“Many people think that a ‘spiritual Christian’ is mystical, dreamy, impractical, and distant. When he prays, he shifts his voice into a sepulchral tone in tremolo. This kind of unctuous piety is a poor example of true spirituality. To be ‘spiritually minded’ simply means to look at earth from heaven’s point of view. The spiritually minded believer makes his decisions on the basis of eternal values and not the passing fads of society” (Warren W. Wiersbe).
MENTION THE WORD “PIETY,” AND NOT MANY PEOPLE WILL HAVE POSITIVE THOUGHTS ABOUT IT. To many, the pious are simply the religious hypocrites: the people who fake their devoutness, major in the minor details of religious correctness, and mindlessly go through the motions of conventional observance.
As we shall see, there is much more to piety than this, but let us be clear: if we are guilty of any of these things, we should stop them immediately and learn what genuine piety is about.
Our word “piety” comes from the Latin pius (“dutiful”). It refers to those who take their duties seriously. The pious are not the pretenders but the truly devout — they reverently hold themselves to high standards of virtue and morality. So if we are pious, we may not always be solemn, but we are never anything less than earnest. Matters of obedience are important to us — we regard them respectfully, studiously, carefully, wholesomely, and delightfully.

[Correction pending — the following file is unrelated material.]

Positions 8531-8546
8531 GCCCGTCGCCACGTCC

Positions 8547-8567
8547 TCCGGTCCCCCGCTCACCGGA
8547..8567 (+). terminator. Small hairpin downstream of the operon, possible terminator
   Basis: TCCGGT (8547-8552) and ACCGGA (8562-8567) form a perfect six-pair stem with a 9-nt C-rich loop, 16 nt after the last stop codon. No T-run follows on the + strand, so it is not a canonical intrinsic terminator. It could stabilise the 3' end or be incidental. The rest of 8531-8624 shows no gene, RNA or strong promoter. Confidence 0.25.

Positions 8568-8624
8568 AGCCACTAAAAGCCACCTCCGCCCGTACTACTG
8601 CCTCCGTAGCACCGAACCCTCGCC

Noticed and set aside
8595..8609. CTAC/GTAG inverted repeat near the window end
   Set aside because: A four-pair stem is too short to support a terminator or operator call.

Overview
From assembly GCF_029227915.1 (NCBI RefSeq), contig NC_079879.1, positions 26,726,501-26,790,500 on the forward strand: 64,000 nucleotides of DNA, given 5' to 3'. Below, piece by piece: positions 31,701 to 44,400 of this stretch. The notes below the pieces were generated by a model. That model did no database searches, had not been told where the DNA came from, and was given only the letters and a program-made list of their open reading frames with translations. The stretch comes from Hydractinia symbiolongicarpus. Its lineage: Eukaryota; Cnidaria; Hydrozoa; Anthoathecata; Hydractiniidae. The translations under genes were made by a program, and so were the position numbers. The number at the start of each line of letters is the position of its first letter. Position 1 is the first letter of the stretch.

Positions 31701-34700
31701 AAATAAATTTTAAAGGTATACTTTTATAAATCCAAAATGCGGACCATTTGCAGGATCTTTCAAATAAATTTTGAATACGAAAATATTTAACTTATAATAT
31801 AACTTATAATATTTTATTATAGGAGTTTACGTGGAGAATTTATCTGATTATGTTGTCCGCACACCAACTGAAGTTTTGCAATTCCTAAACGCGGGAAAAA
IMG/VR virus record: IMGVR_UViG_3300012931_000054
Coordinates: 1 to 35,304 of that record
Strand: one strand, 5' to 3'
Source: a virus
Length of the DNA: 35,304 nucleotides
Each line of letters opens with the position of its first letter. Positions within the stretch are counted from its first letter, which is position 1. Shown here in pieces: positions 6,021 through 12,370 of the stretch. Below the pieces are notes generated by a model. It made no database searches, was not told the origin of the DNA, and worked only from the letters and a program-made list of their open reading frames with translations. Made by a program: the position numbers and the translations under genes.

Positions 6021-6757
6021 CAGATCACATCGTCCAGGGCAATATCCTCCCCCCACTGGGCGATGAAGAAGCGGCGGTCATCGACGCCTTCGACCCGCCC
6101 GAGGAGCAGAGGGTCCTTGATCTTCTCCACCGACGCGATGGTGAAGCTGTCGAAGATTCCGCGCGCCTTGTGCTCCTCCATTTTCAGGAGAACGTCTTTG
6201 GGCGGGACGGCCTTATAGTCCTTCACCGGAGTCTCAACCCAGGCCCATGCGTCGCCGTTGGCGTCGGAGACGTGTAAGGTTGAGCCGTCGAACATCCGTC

But I want to insert what I think is a critical distinction here. Some folks think they are being pious when they are merely being good. Yet Pascal was right: “Experience makes us see an enormous difference between piety and goodness.” Piety is goodness for God’s sake, and it will move us considerably beyond the kind of goodness that stems from personal preference and social respectability.
Of all the “gift words” we have discussed, none is any better than the word “piety.” Just think of the difference it would make in your family and your friendships if you gave those around you the gift of personal piety. When those who deal with you know you can be counted on to be devout in your duties to God, they will be grateful.
But this can’t be done painlessly. Because it is focused on God, piety requires that we subordinate ourselves to Him. Our pride won’t give up without a fight — but the riches of reverence are waiting for us!
“The best way to see divine light is to put out thy own candle” (Thomas Fuller).